Whoever counted them must have been distracted since there are a mere 171 steps at the station. Trust us; we’ve counted them. And you can too!
The good news is that if you want to take the stairs and feel that 175 are too many to handle, your journey will be shorter than you expect.
Jerry Springer Was Born on the Underground
This one is our favourite fact of all. The former mayor of Cincinnati and “King of Chat” Jerry Springer was actually born on the Underground network in 1944.
He was delivered on a platform at Highgate Station on the Northern Line as his mother, Margot, sheltered from a German bombing raid in February 1944. Jerry lived in nearby East Finchley until 1949, when he emigrated to the United States with his parents.
It’s unclear whether his taste for the absurd that characterised his talk shows in the States arose from his early experiences of the Underground, but who knows!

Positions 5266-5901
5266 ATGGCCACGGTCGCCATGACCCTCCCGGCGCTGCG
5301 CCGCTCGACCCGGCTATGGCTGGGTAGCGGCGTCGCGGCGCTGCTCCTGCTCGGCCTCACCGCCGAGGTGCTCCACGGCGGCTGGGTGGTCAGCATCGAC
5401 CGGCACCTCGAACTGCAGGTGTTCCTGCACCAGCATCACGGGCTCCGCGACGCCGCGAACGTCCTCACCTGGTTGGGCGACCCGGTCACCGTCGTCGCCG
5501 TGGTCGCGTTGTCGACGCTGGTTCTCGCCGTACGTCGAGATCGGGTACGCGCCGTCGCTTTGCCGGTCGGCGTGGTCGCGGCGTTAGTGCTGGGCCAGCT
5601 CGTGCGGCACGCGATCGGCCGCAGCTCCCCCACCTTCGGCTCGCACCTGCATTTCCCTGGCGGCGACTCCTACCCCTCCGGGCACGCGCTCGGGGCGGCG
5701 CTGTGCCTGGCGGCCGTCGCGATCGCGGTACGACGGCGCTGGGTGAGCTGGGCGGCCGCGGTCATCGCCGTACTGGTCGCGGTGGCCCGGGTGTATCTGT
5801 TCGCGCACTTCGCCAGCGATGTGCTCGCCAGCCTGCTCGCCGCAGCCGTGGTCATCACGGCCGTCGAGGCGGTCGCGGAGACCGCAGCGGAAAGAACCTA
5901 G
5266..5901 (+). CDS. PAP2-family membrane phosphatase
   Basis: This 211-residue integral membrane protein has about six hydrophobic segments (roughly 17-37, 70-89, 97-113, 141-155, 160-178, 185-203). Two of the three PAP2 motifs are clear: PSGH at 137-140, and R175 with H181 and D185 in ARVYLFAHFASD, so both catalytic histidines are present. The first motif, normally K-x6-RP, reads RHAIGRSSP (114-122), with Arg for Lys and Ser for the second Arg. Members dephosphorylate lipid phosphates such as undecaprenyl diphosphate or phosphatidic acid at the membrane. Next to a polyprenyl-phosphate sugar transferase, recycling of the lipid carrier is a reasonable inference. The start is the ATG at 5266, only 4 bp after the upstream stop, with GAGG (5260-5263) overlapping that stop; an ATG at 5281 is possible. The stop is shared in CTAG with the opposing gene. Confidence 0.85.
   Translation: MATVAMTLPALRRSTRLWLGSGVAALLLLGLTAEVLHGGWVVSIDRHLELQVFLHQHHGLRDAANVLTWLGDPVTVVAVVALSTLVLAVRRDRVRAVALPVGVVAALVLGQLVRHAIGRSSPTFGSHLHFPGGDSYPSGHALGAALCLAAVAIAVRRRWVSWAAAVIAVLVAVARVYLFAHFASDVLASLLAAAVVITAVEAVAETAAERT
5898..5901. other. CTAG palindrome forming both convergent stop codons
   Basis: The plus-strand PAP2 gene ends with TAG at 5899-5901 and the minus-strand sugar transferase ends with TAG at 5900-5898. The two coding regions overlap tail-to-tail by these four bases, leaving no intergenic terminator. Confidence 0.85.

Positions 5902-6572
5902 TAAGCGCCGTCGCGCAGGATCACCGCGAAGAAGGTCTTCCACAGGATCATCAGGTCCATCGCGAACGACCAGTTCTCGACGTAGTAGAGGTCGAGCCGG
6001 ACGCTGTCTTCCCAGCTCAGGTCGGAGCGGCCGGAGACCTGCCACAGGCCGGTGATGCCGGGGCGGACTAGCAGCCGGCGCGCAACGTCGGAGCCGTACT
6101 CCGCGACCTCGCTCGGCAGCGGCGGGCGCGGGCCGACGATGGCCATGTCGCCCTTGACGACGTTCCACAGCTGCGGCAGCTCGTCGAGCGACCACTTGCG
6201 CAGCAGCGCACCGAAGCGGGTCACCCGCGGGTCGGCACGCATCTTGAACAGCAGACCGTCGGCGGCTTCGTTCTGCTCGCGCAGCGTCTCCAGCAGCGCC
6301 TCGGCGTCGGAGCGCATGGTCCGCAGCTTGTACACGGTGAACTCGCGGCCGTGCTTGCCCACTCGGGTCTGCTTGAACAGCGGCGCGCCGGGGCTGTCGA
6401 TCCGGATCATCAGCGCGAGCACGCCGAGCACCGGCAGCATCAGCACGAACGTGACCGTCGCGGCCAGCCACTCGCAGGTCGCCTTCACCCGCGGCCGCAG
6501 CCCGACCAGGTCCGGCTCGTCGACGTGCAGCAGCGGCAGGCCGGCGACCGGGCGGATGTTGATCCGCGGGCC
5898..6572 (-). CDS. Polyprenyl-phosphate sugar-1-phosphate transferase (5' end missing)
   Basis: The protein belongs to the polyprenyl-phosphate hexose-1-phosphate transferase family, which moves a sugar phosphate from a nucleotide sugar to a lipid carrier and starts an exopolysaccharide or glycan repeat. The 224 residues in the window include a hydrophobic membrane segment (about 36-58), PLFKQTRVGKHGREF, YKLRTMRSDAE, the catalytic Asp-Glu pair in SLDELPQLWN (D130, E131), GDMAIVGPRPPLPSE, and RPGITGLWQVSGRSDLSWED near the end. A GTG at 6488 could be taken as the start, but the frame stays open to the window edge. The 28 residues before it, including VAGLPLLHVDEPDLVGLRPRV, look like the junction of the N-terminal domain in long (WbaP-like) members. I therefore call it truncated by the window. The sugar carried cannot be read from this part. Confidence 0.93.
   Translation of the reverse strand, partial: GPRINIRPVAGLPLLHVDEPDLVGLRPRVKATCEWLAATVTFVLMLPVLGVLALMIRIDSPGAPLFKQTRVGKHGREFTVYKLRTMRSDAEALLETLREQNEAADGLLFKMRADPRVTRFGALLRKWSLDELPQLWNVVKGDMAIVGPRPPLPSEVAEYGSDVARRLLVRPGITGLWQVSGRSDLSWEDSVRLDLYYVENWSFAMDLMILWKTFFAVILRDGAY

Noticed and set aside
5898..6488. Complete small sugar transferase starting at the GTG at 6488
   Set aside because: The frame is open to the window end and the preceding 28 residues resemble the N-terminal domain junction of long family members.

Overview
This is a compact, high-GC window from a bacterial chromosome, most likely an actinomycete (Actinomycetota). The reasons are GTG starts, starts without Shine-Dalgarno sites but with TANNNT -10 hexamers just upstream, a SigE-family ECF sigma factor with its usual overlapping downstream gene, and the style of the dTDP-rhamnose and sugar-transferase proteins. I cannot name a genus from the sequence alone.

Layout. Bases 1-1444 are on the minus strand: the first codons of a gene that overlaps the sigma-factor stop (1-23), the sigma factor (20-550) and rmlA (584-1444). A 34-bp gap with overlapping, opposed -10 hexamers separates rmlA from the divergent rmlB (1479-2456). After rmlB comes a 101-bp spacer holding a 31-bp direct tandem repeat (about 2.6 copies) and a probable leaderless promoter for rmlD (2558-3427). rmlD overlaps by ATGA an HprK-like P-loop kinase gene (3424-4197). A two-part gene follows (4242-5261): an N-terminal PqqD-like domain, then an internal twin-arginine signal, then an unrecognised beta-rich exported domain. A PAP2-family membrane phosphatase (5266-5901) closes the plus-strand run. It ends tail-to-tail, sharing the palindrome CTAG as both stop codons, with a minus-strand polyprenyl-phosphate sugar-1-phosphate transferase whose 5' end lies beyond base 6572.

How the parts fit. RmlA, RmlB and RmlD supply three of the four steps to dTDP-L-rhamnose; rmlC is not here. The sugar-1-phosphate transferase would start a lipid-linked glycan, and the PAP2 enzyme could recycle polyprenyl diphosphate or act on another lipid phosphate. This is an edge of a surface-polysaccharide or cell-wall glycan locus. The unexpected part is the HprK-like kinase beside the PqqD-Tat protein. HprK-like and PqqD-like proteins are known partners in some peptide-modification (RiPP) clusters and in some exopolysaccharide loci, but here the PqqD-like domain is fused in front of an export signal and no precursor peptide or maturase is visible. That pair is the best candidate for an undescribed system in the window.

Although the cool recent Battersea extension of the Northern Line has partially upped this ratio, passengers can rightly throw accusations of a northern bias at the London Underground, with fewer than 10% of tube stations situated south of the Thames.
The only lines that peek their heads south of the river are the Bakerloo Line, the Jubilee Line (which hastily retreats north again after a short diversion!), the District Line, the Victoria Line and the Northern Line.
Even the Docklands Light Railway (DLR) and London Overground networks are heavily biased towards areas north of the Thames!
Euston to King’s Cross is Confusing